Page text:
1. 15-minute time-lapse photograph taken from the ISS
From 240 miles above Earth’s surface, you can sense the speed of both the ISS and Earth’s rotation. The star trails -concentric circles- seemingly emanating from the opposite end of the Space Station are a product of the station’s 18,000MPH orbit speed, orbital movement and Earth’s influence.
The mysterious orange line, mimetic of a tropical sunset from Earth’s surface, is known as ‘airglow.’ This phenomenon is believed to owe itself to several causes…
The first is the change in particles present in the upper atmosphere. During daylight, ions present in the Thermosphere and Mesophere of Earth’s atmosphere are photo-ionised by the Sun’s radiation. When solar radiation is substantially reduced, such as night-time, the ions are restored to their natural state, emitting energy as heat and light. The second is believed to be due to a chemical reaction between Hydroxyl, Nitrogen and Oxygen – the resultant glow being chemiluminescence. The final cause is the effect of cosmic rays striking Earth’s atmosphere and ionising atmospheric particles that they impact. The resultant energy loss of the 99.9999% light speed cosmic rays allow a small amount of light to be generated.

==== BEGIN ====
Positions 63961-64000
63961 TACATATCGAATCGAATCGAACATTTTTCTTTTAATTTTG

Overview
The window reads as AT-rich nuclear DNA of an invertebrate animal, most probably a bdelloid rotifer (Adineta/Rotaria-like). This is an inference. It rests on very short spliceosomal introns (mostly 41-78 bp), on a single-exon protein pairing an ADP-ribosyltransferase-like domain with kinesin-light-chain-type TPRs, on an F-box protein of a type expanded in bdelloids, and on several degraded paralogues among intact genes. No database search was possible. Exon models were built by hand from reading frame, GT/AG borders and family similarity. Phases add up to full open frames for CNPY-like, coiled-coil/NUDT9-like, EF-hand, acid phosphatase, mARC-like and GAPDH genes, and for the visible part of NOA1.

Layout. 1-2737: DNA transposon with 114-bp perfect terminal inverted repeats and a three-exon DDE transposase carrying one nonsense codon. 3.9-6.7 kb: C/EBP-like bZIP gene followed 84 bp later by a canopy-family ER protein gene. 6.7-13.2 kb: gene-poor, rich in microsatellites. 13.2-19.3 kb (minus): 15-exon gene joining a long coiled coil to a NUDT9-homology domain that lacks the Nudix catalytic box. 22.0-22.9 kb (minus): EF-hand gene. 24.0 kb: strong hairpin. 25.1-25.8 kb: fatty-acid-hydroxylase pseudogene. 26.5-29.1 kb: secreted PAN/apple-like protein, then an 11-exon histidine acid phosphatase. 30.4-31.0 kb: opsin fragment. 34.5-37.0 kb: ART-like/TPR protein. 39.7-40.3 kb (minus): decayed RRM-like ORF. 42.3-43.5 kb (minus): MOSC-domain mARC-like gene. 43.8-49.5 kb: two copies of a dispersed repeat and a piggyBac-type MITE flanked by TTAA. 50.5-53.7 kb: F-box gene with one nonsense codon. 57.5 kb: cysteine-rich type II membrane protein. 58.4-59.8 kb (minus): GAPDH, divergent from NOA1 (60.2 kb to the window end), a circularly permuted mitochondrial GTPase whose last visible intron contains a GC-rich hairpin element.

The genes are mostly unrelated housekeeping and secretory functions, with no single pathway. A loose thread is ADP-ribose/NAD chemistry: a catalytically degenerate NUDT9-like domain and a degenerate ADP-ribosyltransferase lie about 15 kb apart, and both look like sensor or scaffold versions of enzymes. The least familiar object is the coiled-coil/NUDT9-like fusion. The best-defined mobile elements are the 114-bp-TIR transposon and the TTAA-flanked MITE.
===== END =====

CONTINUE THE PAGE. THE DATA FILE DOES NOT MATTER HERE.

Despite this occurring daily, this phenomenon can truly only be appreciated from orbit due to the atmosphere and light pollution interfering with the photons. Plus, the backdrop of the universe finishes the effect off nicely.
Regardless of how it is created, the ability for humankind to be able to live above our planet, in a man-made construct travelling at 18,000MPH and bring us images of our world, images which we will likely never see with our own eyes, is truly magnificent.
2. “Johannes Kepler” Automated Transfer Vehicle-2 Separates from the ISS